Atmospheric concentrations of the most prevalent climate-altering greenhouse gas set an ominous double record in 2016, according to the U.S. National Oceanic and Atmospheric Administration (NOAA), reporting benchmark measurements from its Mauna Loa Observatory in Hawaii.
Carbon dioxide levels at Mauna Loa rose by 3 parts per million in 2016 and reached 405.1 ppm, matching “the record jump observed in 2015,” the agency reports in a release. “The two-year, 6-ppm surge in the greenhouse gas between 2015 and 2017 is unprecedented in the observatory’s 59-year record.” 2016 also marked a record fifth consecutive year in which the observatory recorded a 2 ppm or greater increase in atmospheric carbon dioxide, NOAA notes.
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“The rate of CO2 growth over the last decade is 100 to 200 times faster than what the Earth experienced during the transition from the last Ice Age,” said Pieter Tans, lead scientist of NOAA’s Global Greenhouse Gas Reference Network. “This is a real shock to the atmosphere.”
Global average CO2 levels passed 400 ppm—a 43% increase over pre-industrial levels—two years ago. They previously hovered around 280 ppm for about 10,000 years until humanity began burning coal in volume at the start of the Industrial Revolution, around 1760. By last month, the level at Mauna Loa had climbed above 406.4 ppm.
As global temperatures spike, U.S. public concern about climate change has also hit an all-time high, the Washington Post reports. A new Gallup survey found 68% who understand that climate change is caused by human activity, 62% who believe its effects are already apparent, and 45% who said they worry about climate change “a great deal”.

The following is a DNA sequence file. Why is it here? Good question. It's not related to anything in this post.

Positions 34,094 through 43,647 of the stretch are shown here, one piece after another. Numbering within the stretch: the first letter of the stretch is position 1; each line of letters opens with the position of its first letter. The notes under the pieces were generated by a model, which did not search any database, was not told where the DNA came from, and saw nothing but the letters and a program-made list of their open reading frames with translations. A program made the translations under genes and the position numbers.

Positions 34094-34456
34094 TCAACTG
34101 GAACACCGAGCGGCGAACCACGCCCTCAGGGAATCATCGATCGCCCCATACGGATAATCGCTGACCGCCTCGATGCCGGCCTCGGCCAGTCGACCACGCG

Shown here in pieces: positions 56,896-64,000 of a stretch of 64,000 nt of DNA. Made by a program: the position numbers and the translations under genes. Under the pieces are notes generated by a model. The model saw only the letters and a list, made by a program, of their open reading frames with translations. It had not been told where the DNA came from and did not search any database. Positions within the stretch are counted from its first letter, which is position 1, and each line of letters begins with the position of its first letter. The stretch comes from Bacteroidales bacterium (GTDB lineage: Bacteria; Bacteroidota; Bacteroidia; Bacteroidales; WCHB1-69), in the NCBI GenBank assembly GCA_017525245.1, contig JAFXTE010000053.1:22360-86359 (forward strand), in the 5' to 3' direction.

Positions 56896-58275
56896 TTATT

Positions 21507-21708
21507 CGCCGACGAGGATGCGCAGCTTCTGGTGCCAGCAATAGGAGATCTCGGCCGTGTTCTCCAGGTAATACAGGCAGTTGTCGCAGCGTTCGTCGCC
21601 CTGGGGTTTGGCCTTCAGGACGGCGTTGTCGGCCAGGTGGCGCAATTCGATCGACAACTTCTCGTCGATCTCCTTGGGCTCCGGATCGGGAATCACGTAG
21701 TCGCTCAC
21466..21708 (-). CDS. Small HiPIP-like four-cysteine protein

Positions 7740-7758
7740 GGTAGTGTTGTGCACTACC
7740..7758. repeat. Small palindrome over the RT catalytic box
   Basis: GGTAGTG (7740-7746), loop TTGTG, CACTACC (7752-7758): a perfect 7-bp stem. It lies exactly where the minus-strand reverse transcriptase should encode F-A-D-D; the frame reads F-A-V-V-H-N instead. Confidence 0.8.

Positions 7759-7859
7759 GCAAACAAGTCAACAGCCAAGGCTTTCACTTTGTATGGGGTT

Those results “are up from a previous high in 2007, when a similar poll found that 41% of respondents worried greatly about climate change,” the Post notes. “Between then and now, American concern about global warming actually declined for four years and has only been on the rise again since 2011. Similarly, the percentage of Americans who believe climate change is already happening previously peaked at 61% in 2008 and then declined until 2011.”
The paper suggests Americans’ attention to climate change might rise and fall with their economic prospects. One study in 2011 “found that an increase in a state’s unemployment rate is associated with both a decreased likelihood that its residents believe climate change is occurring and reduced support for climate action.”
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